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Anesthesiology. 2004 Oct;101(4):945-9.

Topical humidified carbon dioxide to keep the open surgical wound warm: the greenhouse effect revisited.

Author information

1
Division of Medical Engineering, Department of Laboratory Medicine, Karolinska University Hospital, Karolinska Institute, SE-141 86 Stockholm, Sweden.

Abstract

BACKGROUND:

Perioperative hypothermia is common in open surgery and is associated with increased rates of wound infection. This is a result of decreased wound tissue oxygenation, which can be normalized by local warming. Recently, a technique has been developed to establish a carbon dioxide atmosphere in an open surgical wound. Therefore, the authors studied the possible "greenhouse effect" of carbon dioxide insufflation and operation lamps on wound temperature.

METHODS:

In a fully ventilated operating room surface temperature was measured at steady state in a model of an open surgical wound containing blood agar. The wound model was randomized to either no insufflation or insufflation of dry and humidified carbon dioxide or air, respectively, at a flow of 5 l/min via a gas diffuser. The surface temperature was measured with operation lamps switched on and off, respectively. Evaporation rates were also measured.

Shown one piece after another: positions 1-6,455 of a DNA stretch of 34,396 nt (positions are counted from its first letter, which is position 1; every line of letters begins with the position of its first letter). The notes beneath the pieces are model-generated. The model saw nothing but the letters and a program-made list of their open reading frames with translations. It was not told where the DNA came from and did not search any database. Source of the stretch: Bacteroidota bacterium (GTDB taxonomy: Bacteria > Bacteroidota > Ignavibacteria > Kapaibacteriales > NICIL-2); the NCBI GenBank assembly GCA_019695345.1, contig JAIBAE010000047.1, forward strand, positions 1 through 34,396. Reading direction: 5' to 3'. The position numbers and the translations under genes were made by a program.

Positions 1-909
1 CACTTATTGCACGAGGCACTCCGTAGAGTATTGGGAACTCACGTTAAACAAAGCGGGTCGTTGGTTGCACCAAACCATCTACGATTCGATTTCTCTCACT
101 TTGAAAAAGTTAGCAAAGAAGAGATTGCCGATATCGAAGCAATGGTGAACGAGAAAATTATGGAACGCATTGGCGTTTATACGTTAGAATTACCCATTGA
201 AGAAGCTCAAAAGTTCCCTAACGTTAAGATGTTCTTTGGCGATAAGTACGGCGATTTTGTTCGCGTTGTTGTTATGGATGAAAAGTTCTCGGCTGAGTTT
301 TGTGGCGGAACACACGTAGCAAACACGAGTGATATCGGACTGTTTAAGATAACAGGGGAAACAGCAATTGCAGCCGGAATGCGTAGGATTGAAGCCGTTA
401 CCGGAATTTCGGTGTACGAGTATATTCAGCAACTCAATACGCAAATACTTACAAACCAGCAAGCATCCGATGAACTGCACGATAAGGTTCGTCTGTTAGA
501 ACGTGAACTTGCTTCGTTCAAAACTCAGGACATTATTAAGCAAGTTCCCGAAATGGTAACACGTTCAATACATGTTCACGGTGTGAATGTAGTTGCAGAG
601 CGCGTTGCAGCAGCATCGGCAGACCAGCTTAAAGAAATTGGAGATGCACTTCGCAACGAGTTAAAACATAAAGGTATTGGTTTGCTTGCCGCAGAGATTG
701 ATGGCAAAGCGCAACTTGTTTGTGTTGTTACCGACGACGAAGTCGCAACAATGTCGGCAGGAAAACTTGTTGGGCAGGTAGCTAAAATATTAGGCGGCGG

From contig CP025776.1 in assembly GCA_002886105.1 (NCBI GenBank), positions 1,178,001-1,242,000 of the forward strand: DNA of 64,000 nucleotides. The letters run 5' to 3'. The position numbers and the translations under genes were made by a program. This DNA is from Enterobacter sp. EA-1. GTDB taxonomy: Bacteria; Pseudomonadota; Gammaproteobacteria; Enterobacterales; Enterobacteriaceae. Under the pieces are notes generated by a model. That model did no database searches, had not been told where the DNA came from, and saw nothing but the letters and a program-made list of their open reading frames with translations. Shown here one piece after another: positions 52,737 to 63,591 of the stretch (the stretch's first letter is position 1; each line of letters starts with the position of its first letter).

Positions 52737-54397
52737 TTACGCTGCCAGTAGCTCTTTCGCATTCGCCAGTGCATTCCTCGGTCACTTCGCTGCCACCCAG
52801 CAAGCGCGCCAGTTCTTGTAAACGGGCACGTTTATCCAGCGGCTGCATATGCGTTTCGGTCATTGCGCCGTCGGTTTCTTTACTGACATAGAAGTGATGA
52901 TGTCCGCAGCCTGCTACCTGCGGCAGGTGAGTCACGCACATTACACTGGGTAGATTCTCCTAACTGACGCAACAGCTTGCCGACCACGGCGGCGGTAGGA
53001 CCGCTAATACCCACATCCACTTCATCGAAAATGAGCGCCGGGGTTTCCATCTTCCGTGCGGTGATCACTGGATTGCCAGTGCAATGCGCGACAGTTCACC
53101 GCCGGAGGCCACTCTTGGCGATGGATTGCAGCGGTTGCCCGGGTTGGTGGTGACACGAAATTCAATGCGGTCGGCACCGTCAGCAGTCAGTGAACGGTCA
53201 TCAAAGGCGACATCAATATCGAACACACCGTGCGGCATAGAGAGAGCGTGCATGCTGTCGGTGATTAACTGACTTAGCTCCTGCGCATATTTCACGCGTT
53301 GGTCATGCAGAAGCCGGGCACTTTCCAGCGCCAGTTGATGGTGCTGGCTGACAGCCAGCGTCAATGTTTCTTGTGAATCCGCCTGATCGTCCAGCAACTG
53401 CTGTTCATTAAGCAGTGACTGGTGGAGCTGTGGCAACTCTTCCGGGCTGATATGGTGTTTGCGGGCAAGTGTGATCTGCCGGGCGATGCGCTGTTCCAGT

RESULTS:

With the operation light off, the surface temperature in the control was 31.8 degrees C, and with the operation light on, the temperature increased by 1.5 degrees C (P < 0.001). Additional insufflation of dry carbon dioxide increased the surface temperature another 1.9 degrees C (P < 0.001). When the carbon dioxide was humidified, the evaporation rate was lowest and the surface temperature increased further to 35.6 degrees C (P = 0.002). In contrast, insufflation of dry and humidified air did not have a significant effect on the evaporation rate and only marginally increased the wound temperature in comparison with the control.

CONCLUSIONS:

Insufflation of humidified carbon dioxide in combination with light from the operation lamps may help to keep the open wound warm during surgery.

[Indexed for MEDLINE]

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